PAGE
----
Exercise Tips for Chronic Fatigue Sufferers
If you have chronic fatigue syndrome (CFS), once-simple acts, such as getting up and making breakfast, could be too daunting for you to face. You may have to take a sabbatical from your job or leave it indefinitely.
This change in lifestyle could be accompanied by clinical depression, not to mention a long diagnostic process to ensure you actually do have CFS and not something else.
While antidepressants, sleeping pills, and various therapies are a usual part of the treatment process (based on your symptoms), a change of lifestyle could be in order, too.
Just the thought of trying something new could exhaust you even more – but what if it helps? What if you could return to the activities you used to enjoy? What if you could go back to work again, even if only part-time?
Exercise is one of many treatment options available for this debilitating condition, and has far fewer side effects than pills.
Why Exercise Works
Your doctor should assign you to a physical therapist to tailor a specific program to you, and especially if you were inactive before your CFS started, you will need to exercise with care to ensure you don’t become overtired.
To start, keep a log of your fatigue to assess possible patterns. As opposed to what you might assume, you don’t want to expend a lot of energy in times when you feel better because you could quickly drain yourself and set yourself back again.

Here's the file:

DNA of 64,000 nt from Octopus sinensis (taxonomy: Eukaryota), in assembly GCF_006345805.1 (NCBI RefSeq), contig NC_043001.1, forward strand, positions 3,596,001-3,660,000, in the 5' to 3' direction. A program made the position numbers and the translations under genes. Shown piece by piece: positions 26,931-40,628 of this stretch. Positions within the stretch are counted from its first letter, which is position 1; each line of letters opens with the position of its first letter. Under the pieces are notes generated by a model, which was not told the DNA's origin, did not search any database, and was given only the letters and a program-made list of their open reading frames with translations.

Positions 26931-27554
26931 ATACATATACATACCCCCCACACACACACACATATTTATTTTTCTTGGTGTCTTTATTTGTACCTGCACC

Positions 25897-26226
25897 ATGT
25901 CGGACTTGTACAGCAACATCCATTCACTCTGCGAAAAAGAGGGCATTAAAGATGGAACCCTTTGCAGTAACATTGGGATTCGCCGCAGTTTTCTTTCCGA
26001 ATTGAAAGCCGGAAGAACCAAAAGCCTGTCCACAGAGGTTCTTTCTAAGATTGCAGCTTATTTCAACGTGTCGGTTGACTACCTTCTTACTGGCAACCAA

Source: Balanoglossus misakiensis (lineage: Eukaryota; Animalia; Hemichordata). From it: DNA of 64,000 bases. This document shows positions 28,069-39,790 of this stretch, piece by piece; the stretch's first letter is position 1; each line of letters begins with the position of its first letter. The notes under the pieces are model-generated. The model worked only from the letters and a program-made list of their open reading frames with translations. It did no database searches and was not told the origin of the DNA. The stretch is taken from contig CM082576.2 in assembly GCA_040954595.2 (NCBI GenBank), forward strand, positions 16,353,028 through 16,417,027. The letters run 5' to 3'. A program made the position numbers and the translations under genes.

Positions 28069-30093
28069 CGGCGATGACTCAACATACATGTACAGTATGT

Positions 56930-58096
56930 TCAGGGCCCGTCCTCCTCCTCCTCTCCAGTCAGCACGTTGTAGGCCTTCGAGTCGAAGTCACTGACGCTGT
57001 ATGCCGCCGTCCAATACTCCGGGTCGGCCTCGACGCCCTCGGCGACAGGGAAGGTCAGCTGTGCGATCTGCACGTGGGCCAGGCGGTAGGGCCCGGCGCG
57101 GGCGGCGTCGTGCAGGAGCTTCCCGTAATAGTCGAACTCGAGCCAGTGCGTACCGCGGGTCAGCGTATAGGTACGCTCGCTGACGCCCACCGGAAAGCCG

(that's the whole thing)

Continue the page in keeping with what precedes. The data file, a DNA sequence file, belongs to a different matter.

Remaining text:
Once you have researched your own habits, you will design a program, although it could vary greatly from any exercises you did before the onset of CFS (more on that in the next section). Your new routine will be designed to give you the following benefits:
- Increase strength
- Improve flexibility
- Reduce muscle pain
- Improve memory and mental function
- Restore self-confidence
5 Exercises You Can Add to Your Routine Again
Even if you enjoyed rigorous aerobic workouts before, your current condition could make the simple operation of a vacuum cleaner too much aerobic activity for you to handle now.
This is why doctors concentrate on lower-impact, anaerobic exercises, which should reduce the chances of debilitation for days after exercising.
You should not try to come up with an exercise program on your own.
With a physical therapist who is familiar with the symptoms and severity of your CFS, you can start slow (and the exact exercise depends on whether you have other conditions or were inactive before CFS) and increase the difficulty over time.
Each exercise you perform will be short in duration and followed by a longer interval of rest (sets of thirty seconds and one minute, for example), and no workout should last longer than 20 minutes.
The following exercises may not be appropriate for every CFS patient, but your level of fatigue and improvement will dictate how much further you can go.
- Stretching, including lying hamstring and lower back stretches
- Riding a bicycle or stationary bike
- Low-resistance exercises, such as modified push-ups, step-ups, and crunches